Hi Cort and all
Vertigo was one of my worst main symptoms from 1979-2002. It used to be horrendous, come out of the blue and I was terrified by it cos it lasted so long and some times I didn't know if I was lying down or sitting up.
It caused me to have aweful panic too and made me a wreak.
But... I have been cured of it by getting my adrenals treated and thyroid. My knowledgeable doctor put me on low dose hydrocortisone and later Prednisolone plus I take Armour and a bit of T4. Since starting this treatment 7 years ago I haven't had an attack of vertigo, something I am eternally grateful for.
I have had dizzy spells but its ALWAYS due to low cortisol. There is no question that vertigo and bad dizziness is a symptom of too low cortisol, I have come across this many times and with many people.
If there is insufficient cortisol then there is no question that the thyroid is affected too so you get a double whammy.
Its a great shame doctors are so ignorant about this. I was sent to the top neurological hospital in London way back in the 80s to see if they could find out why I got vertigo. Needless to say they didn't find out and I continued to suffer until 2002 when a 24 hour saliva cortisol test and DHEA test showed up what my problem was. In those days I didn't have problems with fatigue except when I had the actual attack.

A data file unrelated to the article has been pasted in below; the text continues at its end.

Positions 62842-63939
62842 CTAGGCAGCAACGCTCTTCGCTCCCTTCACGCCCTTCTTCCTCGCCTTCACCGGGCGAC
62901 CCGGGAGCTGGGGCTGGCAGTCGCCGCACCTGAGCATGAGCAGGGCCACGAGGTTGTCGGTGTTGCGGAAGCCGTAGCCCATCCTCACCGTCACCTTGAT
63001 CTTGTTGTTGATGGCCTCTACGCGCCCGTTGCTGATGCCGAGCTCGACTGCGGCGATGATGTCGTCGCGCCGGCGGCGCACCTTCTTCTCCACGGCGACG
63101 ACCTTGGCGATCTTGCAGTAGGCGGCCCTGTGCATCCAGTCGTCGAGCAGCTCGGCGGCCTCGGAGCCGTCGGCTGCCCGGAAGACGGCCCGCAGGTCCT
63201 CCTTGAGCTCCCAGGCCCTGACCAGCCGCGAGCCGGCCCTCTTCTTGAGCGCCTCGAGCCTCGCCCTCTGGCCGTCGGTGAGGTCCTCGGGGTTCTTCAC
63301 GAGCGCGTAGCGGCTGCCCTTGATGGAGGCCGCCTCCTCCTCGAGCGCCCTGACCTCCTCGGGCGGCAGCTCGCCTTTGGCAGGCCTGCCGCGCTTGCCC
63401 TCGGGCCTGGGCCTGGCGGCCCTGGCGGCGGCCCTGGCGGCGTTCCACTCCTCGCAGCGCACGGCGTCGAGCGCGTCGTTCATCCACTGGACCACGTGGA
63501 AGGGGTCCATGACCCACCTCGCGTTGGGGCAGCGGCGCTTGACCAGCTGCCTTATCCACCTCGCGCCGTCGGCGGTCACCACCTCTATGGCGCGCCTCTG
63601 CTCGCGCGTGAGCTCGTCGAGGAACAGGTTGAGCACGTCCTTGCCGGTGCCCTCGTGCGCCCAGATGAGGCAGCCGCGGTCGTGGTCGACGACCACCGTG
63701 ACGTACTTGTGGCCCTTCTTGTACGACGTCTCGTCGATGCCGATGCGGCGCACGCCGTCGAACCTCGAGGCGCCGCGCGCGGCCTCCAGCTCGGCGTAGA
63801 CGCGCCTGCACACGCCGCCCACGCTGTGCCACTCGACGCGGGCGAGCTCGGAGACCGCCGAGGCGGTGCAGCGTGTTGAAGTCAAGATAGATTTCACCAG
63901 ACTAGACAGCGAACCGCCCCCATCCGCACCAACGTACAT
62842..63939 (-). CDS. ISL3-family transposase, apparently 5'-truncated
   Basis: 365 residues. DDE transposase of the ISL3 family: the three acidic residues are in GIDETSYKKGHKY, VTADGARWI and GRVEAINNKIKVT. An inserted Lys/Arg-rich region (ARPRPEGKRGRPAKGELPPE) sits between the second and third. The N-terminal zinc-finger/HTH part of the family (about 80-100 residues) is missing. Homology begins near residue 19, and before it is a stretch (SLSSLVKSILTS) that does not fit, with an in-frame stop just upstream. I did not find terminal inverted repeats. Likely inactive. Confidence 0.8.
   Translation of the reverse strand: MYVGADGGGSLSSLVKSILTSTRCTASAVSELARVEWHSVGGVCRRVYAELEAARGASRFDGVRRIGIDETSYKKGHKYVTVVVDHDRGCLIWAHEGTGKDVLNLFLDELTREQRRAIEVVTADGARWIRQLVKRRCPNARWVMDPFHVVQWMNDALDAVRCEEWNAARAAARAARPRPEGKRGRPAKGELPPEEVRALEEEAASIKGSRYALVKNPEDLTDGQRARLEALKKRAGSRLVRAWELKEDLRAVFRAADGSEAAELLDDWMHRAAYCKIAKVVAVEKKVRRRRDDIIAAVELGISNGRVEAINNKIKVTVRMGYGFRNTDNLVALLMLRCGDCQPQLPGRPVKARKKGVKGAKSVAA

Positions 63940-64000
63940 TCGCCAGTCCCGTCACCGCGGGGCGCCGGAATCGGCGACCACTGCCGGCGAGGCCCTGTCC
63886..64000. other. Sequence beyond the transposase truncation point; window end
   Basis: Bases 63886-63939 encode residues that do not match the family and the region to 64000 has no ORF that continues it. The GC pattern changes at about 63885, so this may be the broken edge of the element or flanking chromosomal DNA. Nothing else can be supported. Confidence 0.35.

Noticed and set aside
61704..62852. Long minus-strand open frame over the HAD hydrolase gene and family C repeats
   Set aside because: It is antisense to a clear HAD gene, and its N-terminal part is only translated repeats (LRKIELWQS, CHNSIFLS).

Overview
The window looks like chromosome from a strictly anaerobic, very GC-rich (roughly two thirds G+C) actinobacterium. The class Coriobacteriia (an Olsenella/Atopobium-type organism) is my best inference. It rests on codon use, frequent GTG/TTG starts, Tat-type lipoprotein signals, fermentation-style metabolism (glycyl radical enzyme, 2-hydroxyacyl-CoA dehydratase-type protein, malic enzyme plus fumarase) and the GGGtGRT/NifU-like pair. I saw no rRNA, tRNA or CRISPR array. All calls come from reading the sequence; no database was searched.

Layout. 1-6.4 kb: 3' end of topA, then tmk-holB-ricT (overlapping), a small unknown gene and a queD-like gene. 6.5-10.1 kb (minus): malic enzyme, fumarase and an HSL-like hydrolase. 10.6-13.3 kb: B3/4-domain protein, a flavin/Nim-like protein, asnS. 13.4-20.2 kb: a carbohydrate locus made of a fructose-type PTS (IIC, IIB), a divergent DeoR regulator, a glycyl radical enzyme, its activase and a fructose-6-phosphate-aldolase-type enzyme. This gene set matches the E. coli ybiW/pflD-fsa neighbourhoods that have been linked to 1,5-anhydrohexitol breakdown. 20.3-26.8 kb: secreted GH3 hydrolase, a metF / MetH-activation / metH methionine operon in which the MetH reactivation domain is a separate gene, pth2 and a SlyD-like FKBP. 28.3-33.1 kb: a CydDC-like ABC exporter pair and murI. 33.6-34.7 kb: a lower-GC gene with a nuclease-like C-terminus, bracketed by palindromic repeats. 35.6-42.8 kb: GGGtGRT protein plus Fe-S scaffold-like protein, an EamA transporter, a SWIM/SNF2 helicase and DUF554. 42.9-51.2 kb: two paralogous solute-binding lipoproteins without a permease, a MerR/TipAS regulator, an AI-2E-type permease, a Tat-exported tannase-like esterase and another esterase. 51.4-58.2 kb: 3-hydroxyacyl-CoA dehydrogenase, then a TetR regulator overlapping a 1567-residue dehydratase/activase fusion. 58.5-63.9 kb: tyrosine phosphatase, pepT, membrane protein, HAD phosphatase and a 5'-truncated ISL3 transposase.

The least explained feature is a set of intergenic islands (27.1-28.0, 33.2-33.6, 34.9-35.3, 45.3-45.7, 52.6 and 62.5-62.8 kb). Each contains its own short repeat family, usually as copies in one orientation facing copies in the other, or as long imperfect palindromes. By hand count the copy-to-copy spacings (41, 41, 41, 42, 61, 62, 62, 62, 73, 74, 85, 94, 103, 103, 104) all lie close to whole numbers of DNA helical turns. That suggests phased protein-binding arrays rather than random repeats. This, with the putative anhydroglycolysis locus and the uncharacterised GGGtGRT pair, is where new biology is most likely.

I was one of those people who had sky high DHEA but not very high cortisol, it was like my body needed more cortisol but the adrenals couldn't produce it so instead jI ust got too much DHEA. It was this that was causing the horrendous panic attacks and also gave me such lack of energy.
Since being on treatment I have got my life back but can still feel when the cortisol runs out usually during the evening but I try and put up with it until 6 am the next day when I take my first dose of the day. I still have to pace myself or I will make myself feel quite unwell.
I would recommend a 24 hour saliva/DHEA test to see what is going on and you can order these through Genova, www.gdx.net
Hope this helps.